NEW YORK (MainStreet) – Just because you own your own business or work for yourself doesn't mean you can't lean on the company for your retirement investments.

Business owners and the self-employed aren't completely adrift when it comes to retirement planning. Sure, they don't have an employee-offered 401(k) or a sweet matching program that gives them free money for a percentage of anything they put away. Whether you're a Schedule C tax-filing freelancer or an S corporation owner, there are a whole lot of ways to pocket large amounts of pretax cash without relinquishing your independence.

”When we're talking about self-employed individuals — including a lot of independent contractors that we see day in and day out or a business owner who works alone or in a husband-and-wife arrangement — there are some really efficient ways in which they can maximize their savings,” says Roman M. Kozak, vice president and senior retirement planning consultant at RBC Wealth Management. “The challenge is then 'How can we help that S corp owner or Schedule C sole-proprietorship filer maximize savings?'”

For many business owners and freelancers, the conversation begins with a SEP-IRA. Basically a simplified version of a profit-sharing plan, the SEP allows you to sock away a huge portion of your pretax earnings on an extremely liberal timetable.

“For many freelancers, a SEP-IRA is the easiest and most effective way of creating a flexible retirement plan that lets you defer up to $53,000 [for 2015] or 20% of your net earnings from self-employment, whichever is less,” says Ben Sullivan, certified financial planner and portfolio manager for Palisades Hudson Financial Group in Scarsdale, N.Y. “The great news is that entrepreneurs can still contribute to a SEP-IRA and reduce their tax liability for 2014, since a SEP-IRA can be established as late as your income tax filing deadline, including extensions.”

That's even better news, as Kozak notes the SEP-IRA lets contributors put away up to a quarter of their compensation for 2014 (but caps it $1,000 lower at $52,000). That's well more than the $18,000 that workers can contribute to a 401(k) in 2015. That doesn't mean it's for everybody.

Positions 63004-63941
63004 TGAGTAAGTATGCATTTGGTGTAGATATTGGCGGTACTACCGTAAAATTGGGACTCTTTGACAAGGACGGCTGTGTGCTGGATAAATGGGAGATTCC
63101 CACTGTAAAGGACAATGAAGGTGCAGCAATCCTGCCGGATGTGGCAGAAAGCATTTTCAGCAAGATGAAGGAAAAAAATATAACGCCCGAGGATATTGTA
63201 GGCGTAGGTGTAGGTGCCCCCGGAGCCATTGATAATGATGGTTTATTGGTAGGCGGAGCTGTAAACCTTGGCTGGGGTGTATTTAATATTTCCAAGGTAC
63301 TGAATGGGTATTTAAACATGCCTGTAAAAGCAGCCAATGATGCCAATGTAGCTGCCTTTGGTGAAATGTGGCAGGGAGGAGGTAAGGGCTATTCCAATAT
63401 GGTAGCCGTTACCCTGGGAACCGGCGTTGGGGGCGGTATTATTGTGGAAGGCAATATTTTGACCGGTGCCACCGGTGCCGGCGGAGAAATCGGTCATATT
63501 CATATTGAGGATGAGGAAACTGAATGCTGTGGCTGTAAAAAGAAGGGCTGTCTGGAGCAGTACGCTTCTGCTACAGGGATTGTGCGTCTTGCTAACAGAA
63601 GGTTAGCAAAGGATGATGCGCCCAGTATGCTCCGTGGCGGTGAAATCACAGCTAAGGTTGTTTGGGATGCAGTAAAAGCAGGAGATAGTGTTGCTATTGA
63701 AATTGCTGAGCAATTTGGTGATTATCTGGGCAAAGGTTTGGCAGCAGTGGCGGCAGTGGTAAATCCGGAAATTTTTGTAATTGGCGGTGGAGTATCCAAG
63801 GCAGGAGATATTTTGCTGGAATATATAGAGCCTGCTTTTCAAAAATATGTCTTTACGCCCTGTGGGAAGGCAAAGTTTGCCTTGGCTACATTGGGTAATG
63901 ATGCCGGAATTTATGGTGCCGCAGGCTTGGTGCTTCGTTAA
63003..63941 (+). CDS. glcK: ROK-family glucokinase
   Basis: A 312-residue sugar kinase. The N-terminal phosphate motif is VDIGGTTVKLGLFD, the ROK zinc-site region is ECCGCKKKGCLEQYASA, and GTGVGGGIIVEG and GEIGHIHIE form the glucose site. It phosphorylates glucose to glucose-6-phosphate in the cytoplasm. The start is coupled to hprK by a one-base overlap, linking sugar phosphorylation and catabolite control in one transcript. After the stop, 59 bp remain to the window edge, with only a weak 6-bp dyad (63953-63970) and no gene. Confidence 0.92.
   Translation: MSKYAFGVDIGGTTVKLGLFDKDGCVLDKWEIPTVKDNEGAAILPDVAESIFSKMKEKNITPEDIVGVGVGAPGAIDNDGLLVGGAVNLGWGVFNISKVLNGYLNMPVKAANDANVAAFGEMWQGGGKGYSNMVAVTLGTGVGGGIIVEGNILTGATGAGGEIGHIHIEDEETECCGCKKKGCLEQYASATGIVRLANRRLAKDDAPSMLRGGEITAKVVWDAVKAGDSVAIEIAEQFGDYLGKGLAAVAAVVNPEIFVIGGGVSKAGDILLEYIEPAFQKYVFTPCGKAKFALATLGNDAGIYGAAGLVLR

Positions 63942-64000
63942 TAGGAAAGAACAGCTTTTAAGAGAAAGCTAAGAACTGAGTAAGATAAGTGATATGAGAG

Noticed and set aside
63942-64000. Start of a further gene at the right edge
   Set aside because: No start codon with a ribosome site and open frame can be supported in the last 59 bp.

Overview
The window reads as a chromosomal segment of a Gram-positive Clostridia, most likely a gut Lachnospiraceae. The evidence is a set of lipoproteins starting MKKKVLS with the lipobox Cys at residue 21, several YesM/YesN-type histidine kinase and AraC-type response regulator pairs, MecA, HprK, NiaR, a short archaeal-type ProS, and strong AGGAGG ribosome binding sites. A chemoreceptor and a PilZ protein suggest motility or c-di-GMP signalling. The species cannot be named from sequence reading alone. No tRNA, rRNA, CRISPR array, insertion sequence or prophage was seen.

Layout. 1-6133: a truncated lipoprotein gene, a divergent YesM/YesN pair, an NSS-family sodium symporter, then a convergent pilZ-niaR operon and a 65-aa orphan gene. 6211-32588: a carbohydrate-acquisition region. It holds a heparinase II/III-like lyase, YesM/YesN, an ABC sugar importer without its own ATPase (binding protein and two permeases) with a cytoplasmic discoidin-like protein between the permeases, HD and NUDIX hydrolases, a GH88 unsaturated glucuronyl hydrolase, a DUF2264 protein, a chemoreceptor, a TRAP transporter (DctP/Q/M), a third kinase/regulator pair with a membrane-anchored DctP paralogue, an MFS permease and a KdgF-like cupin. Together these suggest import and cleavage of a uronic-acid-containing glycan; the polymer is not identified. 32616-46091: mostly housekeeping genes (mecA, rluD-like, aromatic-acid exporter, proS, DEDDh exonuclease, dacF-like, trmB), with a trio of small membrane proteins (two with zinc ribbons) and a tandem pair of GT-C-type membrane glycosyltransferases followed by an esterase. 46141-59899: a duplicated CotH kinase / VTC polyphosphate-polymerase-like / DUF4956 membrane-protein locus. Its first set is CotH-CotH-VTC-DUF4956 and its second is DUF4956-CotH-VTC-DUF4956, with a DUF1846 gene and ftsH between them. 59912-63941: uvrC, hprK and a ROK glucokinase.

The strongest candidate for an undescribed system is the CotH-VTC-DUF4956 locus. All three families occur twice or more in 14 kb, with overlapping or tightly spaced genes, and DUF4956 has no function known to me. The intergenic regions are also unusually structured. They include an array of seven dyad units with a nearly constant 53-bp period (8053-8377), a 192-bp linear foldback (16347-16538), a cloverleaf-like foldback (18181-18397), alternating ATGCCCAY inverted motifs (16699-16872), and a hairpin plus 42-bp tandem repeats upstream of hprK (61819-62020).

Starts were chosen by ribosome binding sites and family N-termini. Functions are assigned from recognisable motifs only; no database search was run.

“When considering which type of plan to set up, self-employed individuals should consider the amount of income they expect to earn over the next several years, the amount they want to contribute to the retirement plans, whether or not they will have employees and if they want to contribute to the employees’ retirement plans or allow the employees’ to fund their own plans,” Sullivan says. “It’s also important to consider the amount of complexity that you’re willing to deal with when administering a plan.”

If your income falls somewhat lower or you just want a few more options thrown in, there's always the aptly-named Simple IRA. As Kozak points out, its salary deferral feature for 2014 lets you to defer up to $12,000, or up to $14,500 if you're over age 50; then you can put in $14,500. On top of that, a self-employed worker or business owner can make either a matching a nonelective contribution.

“Most employers err on the side of matching, which allows them to match up to 3% of their income,” Kozak says. “If you're a business owner making $100,000, you can receive a $3,000 match that brings you up to $15,000 or $17,500 if you're over 50.”

The biggest downside to that particular plan is that you've already missed out on it for 2014. The deadline for opening a Simple IRA was Oct. 1 and the annual deadline typically falls around that same timeframe. The Simple IRA doesn't like a procrastinator.

“I'm a firm believer in pre-emptive efforts and a proactive approach to one's business and well-being," Kozak says. “We always talk about New Year's resolutions and being healthy and going back up to the health club: We should do the same thing as a business owner and review what last year looked like and look at what this year might look like.”

But if you've put yourself in a position where you have to wait anyway and have some more income to play with, you may as well go big. In 2002, the owner-only 401(k) profit-sharing plan debuted and became a huge hit with business owners. There are a few more moving parts to it and it's a bit more costly to maintain than a SEP-IRA or Simple IRA, but Kozak notes that the savings can be substantial.

In 2014, for a business owner making $100,000, the maximum pretax salary deferral was $17,500, or $23,000 for those over 50. In addition to that, however, there's an additional profit-sharing component that can contribute an additional 25% of an owner/worker's income, capping out at $52,000. For that same business owner making $100,000, that bumps the maximum contribution to $42,500, or $48,000 after age 50.

“Like other aspects of self-employment, saving for retirement requires more discipline for entrepreneurs than it does for employees,” Sullivan says. “The best retirement plan for an entrepreneur is specific to his or her circumstances, so it’s important to research your options and consult with an expert.”

— Written by Jason Notte for MainStreet

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This article is commentary by an independent contributor. At the time of publication, the author held TK positions in the stocks mentioned.